The piece he’s working on as I interview him has the photograph laid in the foreground of the piece. Everything else is being painted with acrylic paint. Sorenson’s work includes a significant amount of depth — so much that each painting seems to tower above you.
And that’s the point.
“One of my big frustrations was that it was so hard to recreate the experience, and that's what I'm really trying to do in my work, so that when you see the work it reminds you of being out there, and you really feel like you are out there.”
"I owe everything to my wife — she really helped me get to where I am today.” -Curtis Van Charles Sorenson
This was all easier said than done. There was no financial safety net for Sorenson, whose only recourse was to work construction. The prospect of doing something other than painting still makes Sorenson cringe.
“The fear of me going back to work in construction or doing another design job was so intense that I was either going to make it as an artist or die trying. To do or die, literally.”
Fortunately, he wasn’t alone.
“You know, there's an expression ‘I'm a self-made man.’ I'm certainly not that. I owe everything to my wife — she really helped me get to where I am today.”
Sorenson’s wife, Andrea, is also a self-employed artist. She understands most of the risks involved.
“It didn’t really seem foreign,” his wife says. “We’re both people that really like to evolve and pursue dreams.”
That encouragement has been key to Sorenson's ability to sustain his career as an artist.
“A lot of times when I'm painting, or running to grab supplies, or out in the backcountry — I think about the alternative, and where I used to be. I used to be locked down, and I had to do very specific tasks related to something that I really didn't care about, that didn't mean anything to me. And it really didn't mean much to the end user either,” says Sorenson.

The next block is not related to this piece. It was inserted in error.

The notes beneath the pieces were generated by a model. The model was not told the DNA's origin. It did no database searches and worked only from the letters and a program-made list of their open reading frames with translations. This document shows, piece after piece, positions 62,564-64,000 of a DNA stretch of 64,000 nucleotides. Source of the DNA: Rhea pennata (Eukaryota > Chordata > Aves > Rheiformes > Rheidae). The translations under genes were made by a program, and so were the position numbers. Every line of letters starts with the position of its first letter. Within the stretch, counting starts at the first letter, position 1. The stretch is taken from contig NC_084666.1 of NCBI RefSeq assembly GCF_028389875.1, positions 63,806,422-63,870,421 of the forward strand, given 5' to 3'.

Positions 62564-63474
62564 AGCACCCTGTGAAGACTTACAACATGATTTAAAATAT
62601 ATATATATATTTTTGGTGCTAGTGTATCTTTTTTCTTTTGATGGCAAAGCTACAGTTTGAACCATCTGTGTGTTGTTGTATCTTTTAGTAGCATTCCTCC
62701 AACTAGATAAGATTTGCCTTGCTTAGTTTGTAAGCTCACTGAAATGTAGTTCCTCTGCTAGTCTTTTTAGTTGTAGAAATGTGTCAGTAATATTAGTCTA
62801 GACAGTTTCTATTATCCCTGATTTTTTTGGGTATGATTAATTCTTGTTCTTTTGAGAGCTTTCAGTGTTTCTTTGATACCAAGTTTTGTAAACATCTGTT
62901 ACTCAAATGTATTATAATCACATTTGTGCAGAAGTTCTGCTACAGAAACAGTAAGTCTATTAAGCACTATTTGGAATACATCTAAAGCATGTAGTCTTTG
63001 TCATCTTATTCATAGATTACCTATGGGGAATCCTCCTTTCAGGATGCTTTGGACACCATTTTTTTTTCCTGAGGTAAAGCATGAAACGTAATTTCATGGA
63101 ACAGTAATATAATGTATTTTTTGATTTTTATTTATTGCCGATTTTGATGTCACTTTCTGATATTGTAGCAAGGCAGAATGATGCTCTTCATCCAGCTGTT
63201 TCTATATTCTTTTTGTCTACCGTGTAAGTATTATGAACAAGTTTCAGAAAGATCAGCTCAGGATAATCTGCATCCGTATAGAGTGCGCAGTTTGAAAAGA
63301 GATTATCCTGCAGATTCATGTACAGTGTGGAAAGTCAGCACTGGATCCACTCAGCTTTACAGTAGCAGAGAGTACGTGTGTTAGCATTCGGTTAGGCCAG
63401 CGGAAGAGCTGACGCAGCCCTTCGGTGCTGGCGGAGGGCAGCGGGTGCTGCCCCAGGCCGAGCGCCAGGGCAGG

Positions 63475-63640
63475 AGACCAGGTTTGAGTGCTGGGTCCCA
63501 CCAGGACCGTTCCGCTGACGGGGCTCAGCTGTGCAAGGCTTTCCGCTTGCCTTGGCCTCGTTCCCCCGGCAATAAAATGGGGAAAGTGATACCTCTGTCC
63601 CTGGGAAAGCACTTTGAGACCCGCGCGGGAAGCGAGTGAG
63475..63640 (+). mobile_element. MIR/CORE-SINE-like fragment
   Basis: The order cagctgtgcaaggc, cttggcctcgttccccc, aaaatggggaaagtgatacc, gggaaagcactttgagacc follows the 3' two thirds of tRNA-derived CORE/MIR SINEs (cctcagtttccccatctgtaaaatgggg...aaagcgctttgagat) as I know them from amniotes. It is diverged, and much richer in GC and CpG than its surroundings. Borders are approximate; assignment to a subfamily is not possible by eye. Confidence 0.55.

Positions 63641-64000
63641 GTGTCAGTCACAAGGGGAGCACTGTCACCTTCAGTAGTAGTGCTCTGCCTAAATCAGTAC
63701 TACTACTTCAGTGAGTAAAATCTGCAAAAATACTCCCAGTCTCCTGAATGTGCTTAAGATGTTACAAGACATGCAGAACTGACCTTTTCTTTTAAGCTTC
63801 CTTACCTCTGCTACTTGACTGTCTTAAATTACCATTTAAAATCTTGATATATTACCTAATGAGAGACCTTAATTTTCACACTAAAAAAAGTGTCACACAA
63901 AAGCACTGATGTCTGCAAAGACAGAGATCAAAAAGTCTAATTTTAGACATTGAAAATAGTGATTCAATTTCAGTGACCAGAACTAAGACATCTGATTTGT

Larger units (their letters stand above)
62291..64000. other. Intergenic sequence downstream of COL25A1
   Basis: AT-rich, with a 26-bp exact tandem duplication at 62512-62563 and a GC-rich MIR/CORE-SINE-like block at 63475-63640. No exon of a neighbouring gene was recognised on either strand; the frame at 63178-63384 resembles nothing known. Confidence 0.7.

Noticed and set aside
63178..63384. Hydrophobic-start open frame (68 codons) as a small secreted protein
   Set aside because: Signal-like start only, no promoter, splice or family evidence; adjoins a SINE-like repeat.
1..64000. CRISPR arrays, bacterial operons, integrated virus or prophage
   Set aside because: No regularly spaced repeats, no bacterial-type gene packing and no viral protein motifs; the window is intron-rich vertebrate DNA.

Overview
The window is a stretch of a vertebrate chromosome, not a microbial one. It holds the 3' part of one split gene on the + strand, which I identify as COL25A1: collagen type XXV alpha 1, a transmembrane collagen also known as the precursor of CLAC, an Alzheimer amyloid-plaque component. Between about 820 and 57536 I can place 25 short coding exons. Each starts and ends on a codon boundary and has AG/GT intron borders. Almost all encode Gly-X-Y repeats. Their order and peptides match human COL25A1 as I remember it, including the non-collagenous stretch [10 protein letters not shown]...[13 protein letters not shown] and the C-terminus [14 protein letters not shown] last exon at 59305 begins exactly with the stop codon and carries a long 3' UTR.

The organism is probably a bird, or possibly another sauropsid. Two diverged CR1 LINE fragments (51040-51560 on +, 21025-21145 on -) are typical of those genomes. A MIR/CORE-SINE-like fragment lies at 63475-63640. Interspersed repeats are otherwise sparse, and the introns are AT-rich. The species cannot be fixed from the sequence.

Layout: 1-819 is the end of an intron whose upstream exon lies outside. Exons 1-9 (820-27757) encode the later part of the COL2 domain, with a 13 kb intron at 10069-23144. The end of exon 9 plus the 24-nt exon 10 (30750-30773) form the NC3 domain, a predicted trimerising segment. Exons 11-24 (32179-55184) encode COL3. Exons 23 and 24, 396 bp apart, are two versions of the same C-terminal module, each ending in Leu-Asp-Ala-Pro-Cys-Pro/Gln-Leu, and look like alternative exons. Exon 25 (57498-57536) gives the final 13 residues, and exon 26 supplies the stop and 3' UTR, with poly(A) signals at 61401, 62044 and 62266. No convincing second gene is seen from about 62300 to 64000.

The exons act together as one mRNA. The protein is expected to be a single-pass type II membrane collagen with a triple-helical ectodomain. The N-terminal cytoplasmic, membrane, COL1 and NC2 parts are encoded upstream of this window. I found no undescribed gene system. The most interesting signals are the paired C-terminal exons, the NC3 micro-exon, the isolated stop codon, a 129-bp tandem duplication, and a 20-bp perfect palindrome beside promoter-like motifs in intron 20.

“So now doing this I get to create something that hopefully will mean a lot to the client. Because it certainly means a lot to me.”
Occasionally Sorenson has time to trek into the wild for photographs and inspiration. His goal isn’t simply to spend time outside. Photography is the first step in a process that will allow Sorenson to recreate, not just a scene, but an experience. Sorenson then takes these photographs and collages them with painted objects.
Sorenson has decided to give back to the wilderness that inspires him by being an ambassador for it. He plans on doing it through his work, which he wants to grab “people's attention and hopefully lead them to thinking about protecting these natural spaces.”
Currently, Sorenson is working on a series that includes incorporating endangered species into his paintings.
“That's my way of trying to figure out how I can help and make a difference. I'm trying to bring these animals out from the grasses, from the woodworks right into the focal point of an artwork and make them larger than life — make them cropped really tight.”
“What I'm trying to recreate is you know the sound of the bird's’ wings as it has its landing. And just kind of capture the emotion and action of these animals in the wild.
Why did Sorenson want to do it?
“Really, I wanted to do something, really important and bigger than me in my work. So I think that's why this endangered species series came to life.”
With this, Sorenson believes that he will be able to reach people, and inspire them to think about our local wildlife. Sorenson also hopes this will motivate people to learn and enjoy our outdoor spaces. For, it will be intrepid citizens who, much like how Sorenson did, will learn to love our outdoors, that will ultimately save it.
“If you think about it there's an endless amount of things to explore. Really in just your own backyard.”
- By Brian Wells